Celebrating International Women’s Day – March 8
This year’s United Nations’ theme for International Women’s Day is “Empowering Women, Empowering Humanity: Picture it!” The International Women’s Day theme is “Make It Happen,” with a dedicated hashtag (#MakeItHappen) for social media. International Women’s Day 2015 commemorates the 20th anniversary year of the Bejing Declaration and Platform for Action, an historic path that charts the future and sets the agenda “for realizing women’s rights.”
On March 8, 2015 Canadians, governments, organizations and activists across the country will celebrate, respect and honour women’s social, political and economic achievements, while also taking time to acknowledge the ongoing courage and resilience of women here and around the world who still suffer poverty, violence and discrimination. Full equality and equity for girls and women are worthy goals and we know all too well that the struggle is far from over.
In 2012, while Canadian women made up over 50% of Canada’s total population, their average wage was just 75.6% of the average wage for Canadian men. It’s true that Canada has made progress to protect and promote women’s rights, opportunities and equality; but despite such positive movement, Canadian women are still outnumbered by men in almost every employment sector, especially in senior executive positions at all levels of government, in political office and in corporate board rooms.
The number of people living in extreme poverty worldwide is about 1.3 billion, with women reported to bear an unequal share of the burden of poverty — 70% of those living in poverty are women. Women who do work generally earn less than half the wages of men for doing the same work. In many of the world’s nations, women are most often the victims of domestic, social, cultural or religious violence and have little or no access to education.
A number of issues demonstrate how serious gender disparity exacerbates poverty for women and one is “access to safe drinking water…without ready access to safe water, the poor — especially women and girls — spend much of their time scavenging for water.” Statistics related to lack of safe drinking water and sanitation are disturbing, suggesting that “80% of all diseases in the developing world are caused by unsafe drinking water and sanitation…and that as a result, girls and women tend to suffer the most.” A second issue is “illiteracy — two thirds of the world’s 876 million illiterates are women.”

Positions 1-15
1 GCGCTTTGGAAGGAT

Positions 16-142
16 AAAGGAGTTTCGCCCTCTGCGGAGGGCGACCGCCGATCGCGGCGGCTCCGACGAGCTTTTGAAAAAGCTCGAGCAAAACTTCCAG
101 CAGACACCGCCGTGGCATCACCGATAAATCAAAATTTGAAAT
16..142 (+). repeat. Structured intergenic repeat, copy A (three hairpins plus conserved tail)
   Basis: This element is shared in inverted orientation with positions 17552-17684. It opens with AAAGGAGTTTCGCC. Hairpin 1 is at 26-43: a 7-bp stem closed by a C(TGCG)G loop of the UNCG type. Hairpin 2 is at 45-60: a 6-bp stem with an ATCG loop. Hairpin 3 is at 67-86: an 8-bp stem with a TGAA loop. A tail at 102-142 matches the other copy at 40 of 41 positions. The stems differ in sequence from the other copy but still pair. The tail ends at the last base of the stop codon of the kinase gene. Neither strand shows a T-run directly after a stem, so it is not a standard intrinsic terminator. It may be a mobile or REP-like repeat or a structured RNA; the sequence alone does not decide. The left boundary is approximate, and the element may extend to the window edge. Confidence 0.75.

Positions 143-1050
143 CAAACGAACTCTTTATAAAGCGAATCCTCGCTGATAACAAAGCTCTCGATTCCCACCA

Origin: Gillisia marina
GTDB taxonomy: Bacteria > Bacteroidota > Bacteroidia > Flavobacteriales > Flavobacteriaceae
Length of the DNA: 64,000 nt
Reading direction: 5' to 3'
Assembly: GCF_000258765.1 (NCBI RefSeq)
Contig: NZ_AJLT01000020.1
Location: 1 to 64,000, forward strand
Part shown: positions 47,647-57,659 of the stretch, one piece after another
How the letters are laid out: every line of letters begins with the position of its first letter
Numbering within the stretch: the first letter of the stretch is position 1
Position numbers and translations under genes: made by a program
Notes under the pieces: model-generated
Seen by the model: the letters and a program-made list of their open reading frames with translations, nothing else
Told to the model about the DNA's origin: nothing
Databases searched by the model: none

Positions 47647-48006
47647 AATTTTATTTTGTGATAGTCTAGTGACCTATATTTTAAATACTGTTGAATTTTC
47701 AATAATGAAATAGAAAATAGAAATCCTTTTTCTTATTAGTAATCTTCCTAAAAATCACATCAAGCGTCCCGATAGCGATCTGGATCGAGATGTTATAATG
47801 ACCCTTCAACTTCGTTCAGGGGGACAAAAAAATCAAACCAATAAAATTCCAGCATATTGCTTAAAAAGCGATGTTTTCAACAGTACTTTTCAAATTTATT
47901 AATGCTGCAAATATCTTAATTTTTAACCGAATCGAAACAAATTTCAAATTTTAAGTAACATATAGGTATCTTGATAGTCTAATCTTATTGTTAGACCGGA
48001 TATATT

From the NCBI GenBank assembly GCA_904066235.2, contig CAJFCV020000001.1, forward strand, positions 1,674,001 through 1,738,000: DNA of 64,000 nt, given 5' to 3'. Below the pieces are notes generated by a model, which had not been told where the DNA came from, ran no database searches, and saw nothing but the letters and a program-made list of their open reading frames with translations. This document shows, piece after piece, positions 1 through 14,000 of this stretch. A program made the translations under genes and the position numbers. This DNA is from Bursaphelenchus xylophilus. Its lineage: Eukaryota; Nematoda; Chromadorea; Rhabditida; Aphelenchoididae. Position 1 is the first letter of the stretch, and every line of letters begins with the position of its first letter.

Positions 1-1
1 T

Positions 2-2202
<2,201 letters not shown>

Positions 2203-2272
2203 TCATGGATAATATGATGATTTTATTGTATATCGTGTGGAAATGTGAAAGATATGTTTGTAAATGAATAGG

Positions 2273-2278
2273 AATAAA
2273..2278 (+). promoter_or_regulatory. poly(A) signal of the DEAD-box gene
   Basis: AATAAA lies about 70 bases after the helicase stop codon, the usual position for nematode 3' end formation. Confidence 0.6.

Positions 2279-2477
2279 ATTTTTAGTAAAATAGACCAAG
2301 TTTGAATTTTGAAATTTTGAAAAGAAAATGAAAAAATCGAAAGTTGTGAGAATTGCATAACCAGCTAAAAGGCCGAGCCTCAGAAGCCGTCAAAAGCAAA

These are sobering statistics and remind us that we must continue to organize, fund raise and remain socially and politically active, to help change the lives of women in Canada and around the world. According to the World Bank, growing evidence confirms that “when greater equality exists between women and men, economies tend to grow faster, the poor move more quickly out of poverty and the well being of women, men and children is enhanced.” Putting investments into the economic, social and political development of women is positive for policy makers too, particularly when there is greater emphasis on gender equality.
Two world leaders spoke bluntly about the condition of women in the developing world. Stephen Lewis, UN Special Envoy on HIV/AIDS in Africa, said that “Women are terrifyingly vulnerable…everywhere that gender has been depreciated in this world, comes back to haunt you, and it is haunting us with a vengeance in Southern Africa.” Kofi Annan, UN Secretary-General, emphasized in a 2003 International Women’s Day special address “the need for urgent action.” He added, “There is no time to lose…When women thrive, all of society benefits, and succeeding generations are given a better start in life.”
Once again this year, I am honoured to celebrate International Women’s Day in the company of wonderful women who make a difference every day to their families, their friends and their communities. They are sisters, daughters, mothers, grandmothers and aunts and while they are all diverse, they seem to share two important traits — they have relentless energy to remain active and they believe that all things are possible.
International Women’s Day is not only significant for women but also for men and men and women all over this country and the world will be celebrating together. As Guy Dauncey once said, we must “get involved, stay involved and be an activist so that you can sleep at night.” I agree, and so would Eleanor Roosevelt who said, “A woman is like a tea bag — you never know how strong she is until she’s in hot water.” We have a lot of hot water ahead of us and our strength lies in working together, because together, we know that all things are possible.